ABBA was a Swedish pop group formed in Stockholm in 1972, comprising Agnetha Fältskog, Björn Ulvaeus, Benny Andersson, and Anni-Frid Lyngstad. ABBA is an acronym of the first letters of the band members’ first names (Agnetha, Benny, Bjorn and Anni-Frid) and is sometimes stylized as the registered trademark ᗅᗺᗷᗅ. They became one of the most commercially successful acts in the history of pop music, topping the charts worldwide from 1972 to 1982. They are also known for winning the 1974 Eurovision Song Contest, giving Sweden its first victory in the history of the contest and being the most successful group ever to take part in the contest.
Benny Andersson (born December 16, 1946 in Stockholm, Sweden) became (at age 18) a member of a popular Swedish pop-rock group, The Hep Stars, that performed covers of international hits. The Hep Stars were known as “The Swedish Beatles”. They also set up Hep House, their equivalent of Apple Corps. Andersson played the keyboard and eventually started writing original songs for his band, many of which became major hits, including “No Response” that hit number 3 in 1965, “Sunny Girl”, “Wedding”, and “Consolation”, all of which hit number 1 in 1966. Andersson also had a fruitful songwriting collaboration with Lasse Berghagen, with whom he wrote his first Svensktoppen entry “Sagan om lilla Sofi” (“The Story of Little Sophie”) in 1968.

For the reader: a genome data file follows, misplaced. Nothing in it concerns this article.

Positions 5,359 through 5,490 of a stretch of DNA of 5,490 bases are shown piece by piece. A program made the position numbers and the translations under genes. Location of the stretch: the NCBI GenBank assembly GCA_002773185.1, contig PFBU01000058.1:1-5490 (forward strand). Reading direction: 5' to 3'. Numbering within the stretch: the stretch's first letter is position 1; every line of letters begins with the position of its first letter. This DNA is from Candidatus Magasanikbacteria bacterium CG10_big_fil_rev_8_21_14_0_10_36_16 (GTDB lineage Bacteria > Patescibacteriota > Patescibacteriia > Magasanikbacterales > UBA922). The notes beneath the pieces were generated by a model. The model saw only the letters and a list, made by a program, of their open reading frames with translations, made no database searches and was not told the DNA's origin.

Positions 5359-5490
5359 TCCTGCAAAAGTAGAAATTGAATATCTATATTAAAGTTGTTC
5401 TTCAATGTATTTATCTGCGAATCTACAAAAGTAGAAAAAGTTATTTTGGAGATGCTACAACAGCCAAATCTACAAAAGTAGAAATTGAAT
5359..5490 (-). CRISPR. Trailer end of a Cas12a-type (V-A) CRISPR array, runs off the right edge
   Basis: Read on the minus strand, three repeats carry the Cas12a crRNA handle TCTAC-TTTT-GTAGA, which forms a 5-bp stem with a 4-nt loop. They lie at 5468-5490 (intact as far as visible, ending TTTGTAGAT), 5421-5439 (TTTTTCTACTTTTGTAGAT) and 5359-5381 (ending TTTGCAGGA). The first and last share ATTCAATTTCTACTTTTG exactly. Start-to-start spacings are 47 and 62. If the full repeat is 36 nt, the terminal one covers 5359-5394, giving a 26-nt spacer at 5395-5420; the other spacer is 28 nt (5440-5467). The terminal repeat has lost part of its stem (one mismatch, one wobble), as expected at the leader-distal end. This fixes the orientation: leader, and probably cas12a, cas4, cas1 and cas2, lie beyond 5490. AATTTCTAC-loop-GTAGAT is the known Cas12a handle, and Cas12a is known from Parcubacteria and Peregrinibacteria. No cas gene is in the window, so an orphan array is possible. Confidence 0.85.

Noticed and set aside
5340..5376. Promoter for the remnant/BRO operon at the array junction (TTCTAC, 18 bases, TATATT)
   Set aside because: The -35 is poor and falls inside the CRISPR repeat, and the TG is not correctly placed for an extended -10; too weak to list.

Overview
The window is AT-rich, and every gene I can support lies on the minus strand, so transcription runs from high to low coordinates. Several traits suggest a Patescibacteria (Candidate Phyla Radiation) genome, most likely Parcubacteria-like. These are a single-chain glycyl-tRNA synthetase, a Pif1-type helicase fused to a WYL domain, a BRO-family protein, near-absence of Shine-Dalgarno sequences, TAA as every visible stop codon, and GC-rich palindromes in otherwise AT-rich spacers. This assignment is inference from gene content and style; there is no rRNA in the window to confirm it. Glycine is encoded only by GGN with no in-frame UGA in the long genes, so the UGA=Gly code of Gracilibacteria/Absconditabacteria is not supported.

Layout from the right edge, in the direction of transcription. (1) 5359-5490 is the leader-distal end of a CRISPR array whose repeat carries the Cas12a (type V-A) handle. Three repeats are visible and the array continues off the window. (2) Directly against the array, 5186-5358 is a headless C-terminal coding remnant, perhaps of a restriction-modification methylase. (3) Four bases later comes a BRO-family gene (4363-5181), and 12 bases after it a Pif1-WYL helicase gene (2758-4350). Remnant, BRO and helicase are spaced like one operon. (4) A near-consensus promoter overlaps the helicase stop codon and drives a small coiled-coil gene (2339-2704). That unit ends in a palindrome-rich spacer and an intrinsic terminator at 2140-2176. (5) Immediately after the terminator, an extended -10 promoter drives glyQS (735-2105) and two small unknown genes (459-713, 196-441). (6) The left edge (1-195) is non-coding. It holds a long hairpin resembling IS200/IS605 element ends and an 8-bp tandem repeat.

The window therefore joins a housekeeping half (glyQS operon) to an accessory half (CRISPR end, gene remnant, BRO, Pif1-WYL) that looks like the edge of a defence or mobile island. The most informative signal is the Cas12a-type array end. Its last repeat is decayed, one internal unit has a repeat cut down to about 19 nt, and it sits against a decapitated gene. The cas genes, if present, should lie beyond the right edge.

Björn Ulvaeus (born April 25, 1945 in Gothenburg/Göteborg, Sweden) also began his musical career at 18 (as a singer and guitarist), when he fronted The Hootenanny Singers, a popular Swedish folk-skiffle group. Ulvaeus started writing English-language songs for his group, and even had a brief solo career alongside. The Hootenanny Singers and The Hep Stars sometimes crossed paths while touring. In June 1966, Ulvaeus and Andersson decided to write a song together. Their first attempt was “Isn’t It Easy to Say”, a song later recorded by The Hep Stars. Stig Anderson was the manager of The Hootenanny Singers and founder of the Polar Music label. He saw potential in the collaboration, and encouraged them to write more. Both also began playing occasionally with the other’s bands on stage and on record, although it was not until 1969 that the pair wrote and produced some of their first real hits together: “Ljuva sextital” (“Merry Sixties”), recorded by Brita Borg, and The Hep Stars’ 1969 hit “Speleman” (“Fiddler”).